Image source: scienceroll.com
There was a piece in Campus Technology recently that revealed the ‘shocking truth’ that the majority of higher education faculty do not use Twitter. A survey of 1,958 higher education professionals conducted by Faculty Focus in July and August of this year recorded that 69.3 percent of respondents do not use Twitter in any capacity, and 56.4 percent have not tried it at all. Some of the reasons advanced by faculty members for not using Twitter included lack of relevance to education, the danger that microblogging might contribute to poor writing skills, that they don’t understand how to use it, or that they simply don’t have the time for it.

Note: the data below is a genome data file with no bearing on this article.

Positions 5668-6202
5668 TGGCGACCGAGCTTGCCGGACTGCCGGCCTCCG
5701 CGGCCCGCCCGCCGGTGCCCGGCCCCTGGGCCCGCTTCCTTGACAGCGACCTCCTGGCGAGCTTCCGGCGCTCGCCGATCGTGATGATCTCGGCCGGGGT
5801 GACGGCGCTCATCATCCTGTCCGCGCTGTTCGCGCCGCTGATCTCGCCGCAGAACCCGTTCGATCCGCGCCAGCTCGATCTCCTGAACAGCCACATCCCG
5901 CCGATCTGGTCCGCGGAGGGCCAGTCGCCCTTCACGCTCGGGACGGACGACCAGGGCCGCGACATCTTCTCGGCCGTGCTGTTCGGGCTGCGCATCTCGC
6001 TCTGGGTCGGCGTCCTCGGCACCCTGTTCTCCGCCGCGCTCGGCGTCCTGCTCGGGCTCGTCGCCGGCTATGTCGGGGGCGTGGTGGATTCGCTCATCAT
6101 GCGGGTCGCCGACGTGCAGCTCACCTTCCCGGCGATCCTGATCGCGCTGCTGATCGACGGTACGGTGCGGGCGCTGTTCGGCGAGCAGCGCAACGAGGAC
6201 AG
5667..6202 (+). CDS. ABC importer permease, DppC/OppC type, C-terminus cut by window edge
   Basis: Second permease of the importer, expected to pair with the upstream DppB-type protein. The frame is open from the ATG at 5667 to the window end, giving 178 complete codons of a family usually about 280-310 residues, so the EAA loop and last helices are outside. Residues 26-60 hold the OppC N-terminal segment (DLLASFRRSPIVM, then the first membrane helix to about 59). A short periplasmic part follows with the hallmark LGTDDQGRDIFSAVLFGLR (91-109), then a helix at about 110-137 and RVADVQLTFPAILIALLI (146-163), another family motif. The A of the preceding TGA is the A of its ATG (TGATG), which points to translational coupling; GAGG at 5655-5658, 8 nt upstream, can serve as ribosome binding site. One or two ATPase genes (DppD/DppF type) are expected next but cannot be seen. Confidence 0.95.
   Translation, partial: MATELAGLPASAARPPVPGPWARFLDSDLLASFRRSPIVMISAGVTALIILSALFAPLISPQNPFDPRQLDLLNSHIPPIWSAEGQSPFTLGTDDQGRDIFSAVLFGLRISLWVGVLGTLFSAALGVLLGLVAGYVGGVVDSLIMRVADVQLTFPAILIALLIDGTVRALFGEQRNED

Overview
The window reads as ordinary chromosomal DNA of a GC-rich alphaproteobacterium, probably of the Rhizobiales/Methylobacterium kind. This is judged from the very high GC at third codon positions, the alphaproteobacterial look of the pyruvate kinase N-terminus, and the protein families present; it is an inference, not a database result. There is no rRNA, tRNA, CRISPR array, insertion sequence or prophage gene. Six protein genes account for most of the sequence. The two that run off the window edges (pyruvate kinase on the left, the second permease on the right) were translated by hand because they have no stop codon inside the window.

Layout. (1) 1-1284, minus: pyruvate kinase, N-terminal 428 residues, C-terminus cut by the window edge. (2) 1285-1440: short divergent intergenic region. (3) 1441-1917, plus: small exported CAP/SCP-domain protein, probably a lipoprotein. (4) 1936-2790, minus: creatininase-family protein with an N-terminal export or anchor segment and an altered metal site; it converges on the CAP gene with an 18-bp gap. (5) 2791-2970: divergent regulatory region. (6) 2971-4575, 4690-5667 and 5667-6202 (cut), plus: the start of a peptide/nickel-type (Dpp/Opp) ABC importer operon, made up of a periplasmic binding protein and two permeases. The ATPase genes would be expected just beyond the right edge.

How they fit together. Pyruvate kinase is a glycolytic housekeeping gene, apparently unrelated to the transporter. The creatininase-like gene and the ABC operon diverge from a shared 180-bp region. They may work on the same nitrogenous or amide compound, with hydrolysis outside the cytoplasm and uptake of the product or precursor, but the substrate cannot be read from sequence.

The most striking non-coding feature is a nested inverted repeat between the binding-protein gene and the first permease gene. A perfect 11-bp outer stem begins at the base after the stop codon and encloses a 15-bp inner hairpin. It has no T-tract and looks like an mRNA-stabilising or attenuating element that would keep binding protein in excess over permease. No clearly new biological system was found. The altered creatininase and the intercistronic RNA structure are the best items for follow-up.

I’m sure a survey focusing on the usage of PowerPoint in the mid-1990s would have generated a broadly similar response. The fact is, notwithstanding the huge growth in twitterers, we are still very much in the innovator/early adoption stage in the technology adoption lifecycle as far as the educational applications of Twitter are concerned. Personally, I was on Twitter for six months without really knowing why and I was quite comfortable about this because it only by immersing yourself in these technologies that you come to appreciate their usefulness (or lack thereof). The twitterisation process has some way to go in the education sector yet and, as someone who is typically an early adopter, I am still very much in the experimentation phase.